You must build up your life action by action, and be content if each one achieves its goal as far as possible – and no one can keep you from this. But there will be some external obstacles! Perhaps, but no obstacle to acting with justice, self-control, and wisdom. But what if some other of my area of my action is thwarted? Well, gladly accept the obstacle for what it is and shift your attention to what is given, and another action will immediately take its place, one that better fits the life you are building. Marcus Aurelius, Meditations, 8.32
[Ryan Holiday and Stephen Hanselman, The Daily Stoic, New York: Portfolio/Penguin, 2016, June 8]
For the past two weeks, I’ve been taking different exits off the highway to get to work. Most all of them lead to another road I’m already familiar with, but coming in at different places by unfamiliar roads. Yesterday’s exit brought me to an accident scene. Flashing lights, several rescue vehicles, and a lot of orange cones diverted me onto an unfamiliar road going in the wrong direction. My first instinct was to turn around and get back on the highway, but that would put me at the accident scene again – a hindrance to the people working at the scene and likely a several minute wait to get through. Instead, I drove forward. In less than five minutes, I was back on a familiar road. I didn’t get to take the unfamiliar road I wanted to take, but I did end up finding a new route to work – one I may not have found without a forced detour.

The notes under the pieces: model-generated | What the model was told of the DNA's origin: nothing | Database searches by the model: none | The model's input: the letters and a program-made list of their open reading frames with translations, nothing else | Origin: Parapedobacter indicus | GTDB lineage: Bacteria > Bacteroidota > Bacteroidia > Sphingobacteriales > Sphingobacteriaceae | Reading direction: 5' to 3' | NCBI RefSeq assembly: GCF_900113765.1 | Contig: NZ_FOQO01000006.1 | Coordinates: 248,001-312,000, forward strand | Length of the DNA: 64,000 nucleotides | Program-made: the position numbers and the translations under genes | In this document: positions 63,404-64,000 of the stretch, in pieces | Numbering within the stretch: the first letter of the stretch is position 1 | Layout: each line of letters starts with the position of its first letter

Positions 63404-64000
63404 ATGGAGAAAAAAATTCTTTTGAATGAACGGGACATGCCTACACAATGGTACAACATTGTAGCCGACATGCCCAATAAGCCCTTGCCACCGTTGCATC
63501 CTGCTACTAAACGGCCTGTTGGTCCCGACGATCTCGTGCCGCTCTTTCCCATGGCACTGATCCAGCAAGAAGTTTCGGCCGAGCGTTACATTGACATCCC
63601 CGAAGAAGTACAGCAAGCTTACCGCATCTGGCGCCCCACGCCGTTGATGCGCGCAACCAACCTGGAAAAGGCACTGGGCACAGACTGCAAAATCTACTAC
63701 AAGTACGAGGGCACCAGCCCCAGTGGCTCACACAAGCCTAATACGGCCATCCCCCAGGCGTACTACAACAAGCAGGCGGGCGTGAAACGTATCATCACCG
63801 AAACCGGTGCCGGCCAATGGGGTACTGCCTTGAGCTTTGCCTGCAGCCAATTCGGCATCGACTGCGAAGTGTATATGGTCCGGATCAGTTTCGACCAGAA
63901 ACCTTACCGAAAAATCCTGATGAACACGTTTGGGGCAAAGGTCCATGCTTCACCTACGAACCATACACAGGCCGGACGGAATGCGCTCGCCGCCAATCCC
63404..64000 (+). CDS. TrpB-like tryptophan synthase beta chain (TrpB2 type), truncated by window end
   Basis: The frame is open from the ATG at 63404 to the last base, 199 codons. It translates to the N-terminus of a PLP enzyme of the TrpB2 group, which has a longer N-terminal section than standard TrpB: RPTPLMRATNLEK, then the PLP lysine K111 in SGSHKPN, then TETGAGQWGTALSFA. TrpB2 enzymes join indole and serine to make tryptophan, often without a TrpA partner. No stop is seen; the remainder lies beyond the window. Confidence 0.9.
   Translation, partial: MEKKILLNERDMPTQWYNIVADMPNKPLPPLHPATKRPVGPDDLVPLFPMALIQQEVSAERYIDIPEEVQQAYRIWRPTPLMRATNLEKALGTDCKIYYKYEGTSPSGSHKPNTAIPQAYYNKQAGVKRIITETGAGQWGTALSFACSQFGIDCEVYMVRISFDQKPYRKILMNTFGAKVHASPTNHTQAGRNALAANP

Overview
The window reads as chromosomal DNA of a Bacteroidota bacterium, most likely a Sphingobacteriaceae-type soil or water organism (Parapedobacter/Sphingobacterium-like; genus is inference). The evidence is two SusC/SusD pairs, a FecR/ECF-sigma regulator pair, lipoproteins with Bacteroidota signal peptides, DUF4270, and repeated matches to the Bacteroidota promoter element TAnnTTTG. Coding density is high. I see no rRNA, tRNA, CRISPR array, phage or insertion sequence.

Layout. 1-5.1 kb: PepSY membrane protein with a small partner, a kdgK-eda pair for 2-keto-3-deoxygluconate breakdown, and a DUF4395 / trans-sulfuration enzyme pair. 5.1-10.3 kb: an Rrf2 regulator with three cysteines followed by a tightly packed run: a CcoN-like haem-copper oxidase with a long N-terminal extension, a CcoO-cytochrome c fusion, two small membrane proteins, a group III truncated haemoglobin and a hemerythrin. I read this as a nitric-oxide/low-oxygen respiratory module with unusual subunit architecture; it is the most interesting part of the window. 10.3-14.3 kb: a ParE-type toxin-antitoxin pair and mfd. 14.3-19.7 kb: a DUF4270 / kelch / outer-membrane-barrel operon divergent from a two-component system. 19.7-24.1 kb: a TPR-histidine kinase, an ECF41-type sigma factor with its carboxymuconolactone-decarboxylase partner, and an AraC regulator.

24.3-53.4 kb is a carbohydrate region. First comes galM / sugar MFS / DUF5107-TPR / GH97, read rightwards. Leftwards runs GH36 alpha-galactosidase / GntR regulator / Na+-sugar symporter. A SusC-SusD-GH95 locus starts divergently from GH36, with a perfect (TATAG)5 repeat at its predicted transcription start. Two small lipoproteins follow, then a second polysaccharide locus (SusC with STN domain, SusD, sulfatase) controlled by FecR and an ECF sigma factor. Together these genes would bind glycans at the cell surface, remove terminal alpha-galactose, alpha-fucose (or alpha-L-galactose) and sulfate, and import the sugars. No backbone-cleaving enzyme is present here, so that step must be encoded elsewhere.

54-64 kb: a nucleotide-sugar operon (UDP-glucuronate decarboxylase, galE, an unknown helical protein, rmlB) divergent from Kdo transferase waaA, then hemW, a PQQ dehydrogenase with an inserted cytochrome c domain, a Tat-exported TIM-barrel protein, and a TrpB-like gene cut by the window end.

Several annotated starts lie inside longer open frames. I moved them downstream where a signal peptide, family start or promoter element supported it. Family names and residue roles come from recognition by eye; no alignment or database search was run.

It’s easy to forget that there are many ways to get where I need to go, and that my preferred way is not the only and may not be the best one. And what is true on the road is often true in life.
[This is one in a series of writings. For more information, click Daily Meds above.]